State school students want more activities private schools offer – study

The Guardian is reporting a survey from the Scout Association that suggests state school students believe their schools fail to provide enough ‘middle class’ extra-curricular activities such as debating, volunteering or camping…

The survey of 1,000 pupils in secondary schools across Britain found that pupils in the state sector had less access to such activities outside the curriculum, but that the pupils themselves were eager for more.

Children on free school meals were among those with the fewest opportunities to be involved in school-led charity work or outdoor events such as horse riding, but were in fact more likely to be involved in creative activities such as art or drama, as well as sport.

While more than 85% of pupils at fee-paying schools said they took part in extra-curricular activities through their school, just 72% of pupils at state secondaries and primaries reported they did…

The survey comes in a report published by the thinktank Demos, which claims “large numbers of young people in the UK – particularly from disadvantaged backgrounds – do not have enough opportunity to take part in non-formal learning and are therefore at risk of not developing key skills important for success.”

A survey of teachers for the report – funded by the Scout Association – found that nearly 90% of teachers blamed lack of time for being unable to provide extra-curricular activities…

More at: State school students want more activities private schools offer – study

 

See more on this from Demos at: Closing the Inequalities Gap on Character Education

 

interesting findings from Demos and the Scout Association which reinforce how inequality in education goes far beyond formal learning alone.

However, with so much focus on the results of the formal side, how likely is it that schools are going to be able to take up the challenge of providing more extra-curricular activities of the type discussed?

Where they can, what type of activities do you think schools should make available to have the greatest impact?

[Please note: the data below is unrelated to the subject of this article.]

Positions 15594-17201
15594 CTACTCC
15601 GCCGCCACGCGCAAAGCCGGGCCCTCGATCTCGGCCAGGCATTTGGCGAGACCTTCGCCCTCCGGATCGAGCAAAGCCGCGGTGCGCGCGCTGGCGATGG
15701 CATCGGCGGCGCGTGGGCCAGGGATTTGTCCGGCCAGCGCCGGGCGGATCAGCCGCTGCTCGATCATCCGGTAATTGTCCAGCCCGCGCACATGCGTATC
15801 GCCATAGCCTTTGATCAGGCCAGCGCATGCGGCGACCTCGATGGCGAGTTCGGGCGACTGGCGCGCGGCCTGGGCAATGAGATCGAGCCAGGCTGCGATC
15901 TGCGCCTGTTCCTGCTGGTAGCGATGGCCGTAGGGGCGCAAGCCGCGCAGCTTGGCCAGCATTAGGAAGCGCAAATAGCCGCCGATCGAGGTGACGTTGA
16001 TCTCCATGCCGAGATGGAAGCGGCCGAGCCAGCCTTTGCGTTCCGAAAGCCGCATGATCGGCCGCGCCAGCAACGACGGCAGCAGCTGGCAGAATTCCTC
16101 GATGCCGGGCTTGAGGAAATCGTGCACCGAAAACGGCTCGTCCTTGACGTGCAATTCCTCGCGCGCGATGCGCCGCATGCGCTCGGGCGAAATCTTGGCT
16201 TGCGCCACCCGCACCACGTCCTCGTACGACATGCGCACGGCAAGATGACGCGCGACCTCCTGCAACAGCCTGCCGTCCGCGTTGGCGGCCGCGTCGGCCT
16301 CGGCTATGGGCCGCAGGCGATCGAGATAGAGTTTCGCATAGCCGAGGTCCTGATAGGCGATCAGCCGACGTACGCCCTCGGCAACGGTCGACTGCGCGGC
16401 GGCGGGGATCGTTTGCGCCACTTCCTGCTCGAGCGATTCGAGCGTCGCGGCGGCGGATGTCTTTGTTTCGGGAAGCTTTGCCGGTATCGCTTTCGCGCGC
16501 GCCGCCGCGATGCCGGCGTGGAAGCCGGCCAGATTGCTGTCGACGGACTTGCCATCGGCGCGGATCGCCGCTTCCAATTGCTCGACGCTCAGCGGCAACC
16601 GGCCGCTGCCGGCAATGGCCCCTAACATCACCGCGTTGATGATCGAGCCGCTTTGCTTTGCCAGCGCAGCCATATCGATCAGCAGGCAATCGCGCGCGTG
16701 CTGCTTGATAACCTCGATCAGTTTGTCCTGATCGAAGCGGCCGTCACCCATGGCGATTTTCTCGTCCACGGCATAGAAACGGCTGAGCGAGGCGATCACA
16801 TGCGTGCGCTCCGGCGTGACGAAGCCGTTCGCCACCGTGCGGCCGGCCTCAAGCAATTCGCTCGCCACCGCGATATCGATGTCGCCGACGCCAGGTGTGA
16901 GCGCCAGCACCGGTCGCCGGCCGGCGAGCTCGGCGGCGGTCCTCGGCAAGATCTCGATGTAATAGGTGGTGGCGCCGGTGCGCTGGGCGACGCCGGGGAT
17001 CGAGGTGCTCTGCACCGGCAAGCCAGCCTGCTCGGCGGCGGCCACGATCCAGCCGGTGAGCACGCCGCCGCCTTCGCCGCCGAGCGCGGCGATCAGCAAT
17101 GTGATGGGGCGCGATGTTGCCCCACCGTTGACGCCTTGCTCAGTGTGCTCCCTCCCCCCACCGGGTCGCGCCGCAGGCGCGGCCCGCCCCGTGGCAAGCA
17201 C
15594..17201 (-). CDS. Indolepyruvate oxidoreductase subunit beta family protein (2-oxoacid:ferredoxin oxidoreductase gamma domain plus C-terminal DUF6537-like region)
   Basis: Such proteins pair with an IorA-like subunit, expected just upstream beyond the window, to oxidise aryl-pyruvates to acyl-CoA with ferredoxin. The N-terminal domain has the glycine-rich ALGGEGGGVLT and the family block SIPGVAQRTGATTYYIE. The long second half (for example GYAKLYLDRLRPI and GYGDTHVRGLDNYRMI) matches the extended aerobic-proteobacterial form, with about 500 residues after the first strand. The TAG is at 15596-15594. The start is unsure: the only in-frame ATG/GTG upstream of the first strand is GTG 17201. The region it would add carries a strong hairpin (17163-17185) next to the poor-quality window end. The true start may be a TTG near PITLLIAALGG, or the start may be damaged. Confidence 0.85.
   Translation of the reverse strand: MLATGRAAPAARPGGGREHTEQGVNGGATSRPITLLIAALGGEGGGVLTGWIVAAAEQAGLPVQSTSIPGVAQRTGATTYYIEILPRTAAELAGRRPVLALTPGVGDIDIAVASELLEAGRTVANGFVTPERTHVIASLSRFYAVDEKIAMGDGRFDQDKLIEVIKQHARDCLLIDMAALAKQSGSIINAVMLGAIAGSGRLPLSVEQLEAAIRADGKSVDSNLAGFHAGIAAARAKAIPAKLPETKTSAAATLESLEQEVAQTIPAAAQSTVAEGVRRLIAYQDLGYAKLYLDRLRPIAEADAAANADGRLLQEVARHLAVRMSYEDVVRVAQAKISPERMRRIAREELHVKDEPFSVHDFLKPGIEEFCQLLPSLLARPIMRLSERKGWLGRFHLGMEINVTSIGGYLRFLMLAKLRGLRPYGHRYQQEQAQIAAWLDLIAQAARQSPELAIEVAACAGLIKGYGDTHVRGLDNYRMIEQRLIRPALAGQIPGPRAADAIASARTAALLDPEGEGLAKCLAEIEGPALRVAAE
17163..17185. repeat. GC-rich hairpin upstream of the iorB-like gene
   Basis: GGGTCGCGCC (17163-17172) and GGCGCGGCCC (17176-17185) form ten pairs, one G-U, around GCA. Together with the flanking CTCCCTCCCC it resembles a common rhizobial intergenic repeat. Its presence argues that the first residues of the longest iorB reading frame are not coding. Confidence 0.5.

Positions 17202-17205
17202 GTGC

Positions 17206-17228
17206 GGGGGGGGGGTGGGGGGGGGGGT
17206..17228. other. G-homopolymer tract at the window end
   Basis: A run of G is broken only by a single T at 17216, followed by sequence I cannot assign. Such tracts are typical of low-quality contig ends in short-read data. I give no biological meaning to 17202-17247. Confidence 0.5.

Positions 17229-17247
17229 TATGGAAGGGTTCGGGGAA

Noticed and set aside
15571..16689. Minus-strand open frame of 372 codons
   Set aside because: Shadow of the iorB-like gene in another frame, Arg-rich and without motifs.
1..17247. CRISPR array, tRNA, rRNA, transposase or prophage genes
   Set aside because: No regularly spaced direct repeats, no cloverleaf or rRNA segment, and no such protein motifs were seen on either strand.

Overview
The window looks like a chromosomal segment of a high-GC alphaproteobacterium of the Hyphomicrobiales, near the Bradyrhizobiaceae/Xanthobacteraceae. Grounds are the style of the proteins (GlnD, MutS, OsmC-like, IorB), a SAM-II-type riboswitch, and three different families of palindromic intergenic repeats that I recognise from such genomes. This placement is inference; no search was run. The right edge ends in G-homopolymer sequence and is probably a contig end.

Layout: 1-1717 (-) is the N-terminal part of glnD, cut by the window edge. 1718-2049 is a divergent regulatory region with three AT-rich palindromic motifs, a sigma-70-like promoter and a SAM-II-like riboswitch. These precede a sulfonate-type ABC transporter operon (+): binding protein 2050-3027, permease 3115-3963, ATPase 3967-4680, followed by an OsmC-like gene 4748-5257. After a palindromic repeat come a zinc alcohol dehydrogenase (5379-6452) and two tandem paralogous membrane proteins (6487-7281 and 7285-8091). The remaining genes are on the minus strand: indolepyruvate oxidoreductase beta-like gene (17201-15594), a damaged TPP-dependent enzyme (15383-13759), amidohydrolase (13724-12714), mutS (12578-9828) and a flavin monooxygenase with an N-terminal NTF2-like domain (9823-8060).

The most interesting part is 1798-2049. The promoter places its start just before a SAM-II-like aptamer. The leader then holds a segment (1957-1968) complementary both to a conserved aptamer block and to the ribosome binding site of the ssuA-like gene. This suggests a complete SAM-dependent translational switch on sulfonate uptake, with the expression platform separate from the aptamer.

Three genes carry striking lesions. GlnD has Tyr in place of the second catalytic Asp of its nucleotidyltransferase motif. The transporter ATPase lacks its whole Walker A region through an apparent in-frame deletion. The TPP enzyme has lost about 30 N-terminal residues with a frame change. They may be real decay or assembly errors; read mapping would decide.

Please let us know in the comments or via Twitter…

 

 

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Comments

  1. Were boarding schools included in the report?  If so, this isn’t comparing like with like because boarding schools have to provide activities outside normal school hours.  These activities are likely to be provided to non-boarding pupils by their parents.

    The report says children on free school meals are more likely to take part in extra-curricular sport, art and drama.   Quite why ‘horse riding’ is considered separately from other sports is unclear except it requires considerable investment on the part of the participant.  Is there a hierarchy of sport, with the most expensive being the most desirable?

    That said, activities like debating don’t have to be extra-curricular.  Debating can take place within English.  But league table constraints and an excessive emphasis on exam results can work against such inclusion.

  2. Were boarding schools included in the report?  If so, this isn’t comparing like with like because boarding schools have to provide activities outside normal school hours.  These activities are likely to be provided to non-boarding pupils by their parents.

    The report says children on free school meals are more likely to take part in extra-curricular sport, art and drama.   Quite why ‘horse riding’ is considered separately from other sports is unclear except it requires considerable investment on the part of the participant.  Is there a hierarchy of sport, with the most expensive being the most desirable?

    That said, activities like debating don’t have to be extra-curricular.  Debating can take place within English.  But league table constraints and an excessive emphasis on exam results can work against such inclusion.

  3. LeicesterHigh

    SchoolsImprove We’ve successfully run an after school science club for 6 state primaries sponsored by ogdentrust in 6/10 week blocks.

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